We all expected that the Xbox One would have a rough time finding a foothold in Japan, but we had no idea it was going to be like this! The Xbox and the Xbox 360’s performances were bad enough, but the Xbox One’s launch last month was the worst in fifteen years! And if you thought sales were going to pick up from the first 23,562 it sold in its first week, then prepare for the shocker.
In its third week of availability, the Xbox One only sold 1,314 units. After three weeks, the console has failed to break the 30,000 unit mark, and not until Scalebound, which has no foreseeable release window, is there anything remotely resembling a Japanese exclusive that could push the audience into buying one.
In response to this, Xbox Japan boss Takashi Sensui has issued a statement on the status of his console to Famitsu.
It’s not as though we’re satisfied with the current sales state. We hope to continue through taking user feedback and improving [the Xbox One] and offering content that everyone can enjoy. We are also aware that reaching out to let more people know about the Xbox One is vital. However, the current console generation has become very long. We hope to lay out a long-term vision and to focus on publicity for our console. Taking the first step was very important, and as for how to permeate the market from here, we hope to continue to do our best.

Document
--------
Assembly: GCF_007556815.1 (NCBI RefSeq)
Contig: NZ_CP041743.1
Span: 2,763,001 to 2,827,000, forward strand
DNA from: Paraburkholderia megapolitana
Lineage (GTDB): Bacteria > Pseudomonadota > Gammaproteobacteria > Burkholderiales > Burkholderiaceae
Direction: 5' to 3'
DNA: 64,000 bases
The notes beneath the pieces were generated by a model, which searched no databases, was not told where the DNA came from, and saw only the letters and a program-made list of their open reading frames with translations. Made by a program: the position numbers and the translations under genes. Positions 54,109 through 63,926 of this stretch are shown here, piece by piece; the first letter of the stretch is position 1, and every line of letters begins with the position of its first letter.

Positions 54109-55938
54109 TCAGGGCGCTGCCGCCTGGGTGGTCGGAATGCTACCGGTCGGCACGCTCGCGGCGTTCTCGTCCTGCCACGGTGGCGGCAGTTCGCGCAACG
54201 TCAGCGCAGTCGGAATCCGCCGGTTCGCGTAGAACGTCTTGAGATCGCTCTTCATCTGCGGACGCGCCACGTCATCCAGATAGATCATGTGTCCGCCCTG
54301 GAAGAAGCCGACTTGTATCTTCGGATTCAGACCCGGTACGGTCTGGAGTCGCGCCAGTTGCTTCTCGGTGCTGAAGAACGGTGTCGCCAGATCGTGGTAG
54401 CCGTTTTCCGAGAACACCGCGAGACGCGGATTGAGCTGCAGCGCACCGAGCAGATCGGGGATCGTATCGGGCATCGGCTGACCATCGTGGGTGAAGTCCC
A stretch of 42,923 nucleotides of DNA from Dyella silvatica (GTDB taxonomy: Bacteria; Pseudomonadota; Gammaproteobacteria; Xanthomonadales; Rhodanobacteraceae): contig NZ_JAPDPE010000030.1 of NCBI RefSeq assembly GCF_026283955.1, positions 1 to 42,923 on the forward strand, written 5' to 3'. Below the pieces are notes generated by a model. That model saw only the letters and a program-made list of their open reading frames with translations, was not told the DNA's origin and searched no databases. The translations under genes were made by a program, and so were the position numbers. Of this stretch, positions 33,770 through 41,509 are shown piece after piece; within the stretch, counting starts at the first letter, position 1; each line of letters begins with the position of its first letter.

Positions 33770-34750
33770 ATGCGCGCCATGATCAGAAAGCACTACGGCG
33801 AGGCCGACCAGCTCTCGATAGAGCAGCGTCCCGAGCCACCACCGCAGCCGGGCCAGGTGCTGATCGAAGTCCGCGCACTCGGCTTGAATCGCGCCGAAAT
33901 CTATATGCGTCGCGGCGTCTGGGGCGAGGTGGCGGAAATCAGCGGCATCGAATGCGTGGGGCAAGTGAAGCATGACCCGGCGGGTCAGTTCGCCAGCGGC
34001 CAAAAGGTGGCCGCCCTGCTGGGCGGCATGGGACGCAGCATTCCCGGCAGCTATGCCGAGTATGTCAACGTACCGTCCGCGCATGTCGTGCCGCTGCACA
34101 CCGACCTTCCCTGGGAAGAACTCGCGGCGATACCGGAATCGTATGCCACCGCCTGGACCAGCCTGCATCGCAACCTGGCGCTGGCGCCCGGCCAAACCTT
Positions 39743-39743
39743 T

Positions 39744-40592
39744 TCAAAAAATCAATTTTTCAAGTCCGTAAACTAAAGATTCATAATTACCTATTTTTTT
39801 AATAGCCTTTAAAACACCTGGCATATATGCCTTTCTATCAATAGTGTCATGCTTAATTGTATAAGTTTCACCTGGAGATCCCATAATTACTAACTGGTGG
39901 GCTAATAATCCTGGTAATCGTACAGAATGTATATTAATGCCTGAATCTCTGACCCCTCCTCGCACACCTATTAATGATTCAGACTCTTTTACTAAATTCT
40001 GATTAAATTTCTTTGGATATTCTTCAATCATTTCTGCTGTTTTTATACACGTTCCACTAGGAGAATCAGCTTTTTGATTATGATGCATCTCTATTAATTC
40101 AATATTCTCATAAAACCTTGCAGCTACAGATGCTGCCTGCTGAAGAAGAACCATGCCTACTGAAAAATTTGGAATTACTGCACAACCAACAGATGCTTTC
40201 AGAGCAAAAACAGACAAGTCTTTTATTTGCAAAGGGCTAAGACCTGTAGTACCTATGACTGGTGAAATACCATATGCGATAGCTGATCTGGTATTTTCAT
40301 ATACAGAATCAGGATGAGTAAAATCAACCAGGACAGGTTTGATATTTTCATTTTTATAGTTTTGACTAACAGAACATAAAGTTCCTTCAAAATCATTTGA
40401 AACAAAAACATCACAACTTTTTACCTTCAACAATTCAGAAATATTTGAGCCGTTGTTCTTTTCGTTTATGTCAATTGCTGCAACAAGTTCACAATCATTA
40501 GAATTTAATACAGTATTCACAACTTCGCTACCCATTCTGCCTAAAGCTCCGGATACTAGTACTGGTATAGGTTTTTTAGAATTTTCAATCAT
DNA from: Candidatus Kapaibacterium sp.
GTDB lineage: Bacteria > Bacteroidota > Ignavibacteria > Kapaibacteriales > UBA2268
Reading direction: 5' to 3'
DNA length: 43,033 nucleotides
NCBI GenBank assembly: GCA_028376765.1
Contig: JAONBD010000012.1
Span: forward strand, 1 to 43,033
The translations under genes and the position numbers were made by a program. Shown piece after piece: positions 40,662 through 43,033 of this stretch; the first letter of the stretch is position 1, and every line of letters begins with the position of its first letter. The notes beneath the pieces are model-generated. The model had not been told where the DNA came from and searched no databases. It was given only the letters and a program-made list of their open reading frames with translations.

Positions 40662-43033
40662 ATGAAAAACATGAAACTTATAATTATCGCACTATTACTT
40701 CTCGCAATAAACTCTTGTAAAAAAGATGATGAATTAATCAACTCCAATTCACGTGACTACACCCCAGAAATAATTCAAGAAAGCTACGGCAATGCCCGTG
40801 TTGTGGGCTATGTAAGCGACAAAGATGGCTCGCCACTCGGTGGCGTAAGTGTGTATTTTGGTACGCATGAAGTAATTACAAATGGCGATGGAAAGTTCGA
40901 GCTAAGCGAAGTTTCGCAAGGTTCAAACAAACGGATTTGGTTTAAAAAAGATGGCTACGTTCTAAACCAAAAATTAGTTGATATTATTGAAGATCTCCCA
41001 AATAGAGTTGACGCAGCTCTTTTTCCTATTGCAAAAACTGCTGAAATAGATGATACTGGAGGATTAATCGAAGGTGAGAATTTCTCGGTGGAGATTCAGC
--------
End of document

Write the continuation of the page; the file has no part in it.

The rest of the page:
Phil Spencer also stressed in the interview how important Japan and Japanese developers were to the success of the Xbox One, but it has a long road ahead of itself making it a success.
How genuine is that, though? Does Microsoft really need Japan to survive? Before the Xbox brand name became a serious contender on the console scene, Japan had roughly a majority of the video game market share wrapped up under its companies like Nintendo and Square Enix. PC gamers kept to themselves, and console gamers kept to their own.
Once the Xbox 360 came into play and Western style PC games started to take hold in the living room, Japan started losing that ground to a new generation of console gamers no longer attracted to Mario, Final Fantasy, and the usual suspects. Who has the last laugh now?
Microsoft can appeal to Japan all it wants, but the two are like oil and water. The Xbox can’t succeed in Japan, and Japan continues to struggle in a world where the Xbox has changed the standards for console gaming. Something tells me these two need an overnight lock-in party at the local rec center. I mean, come on!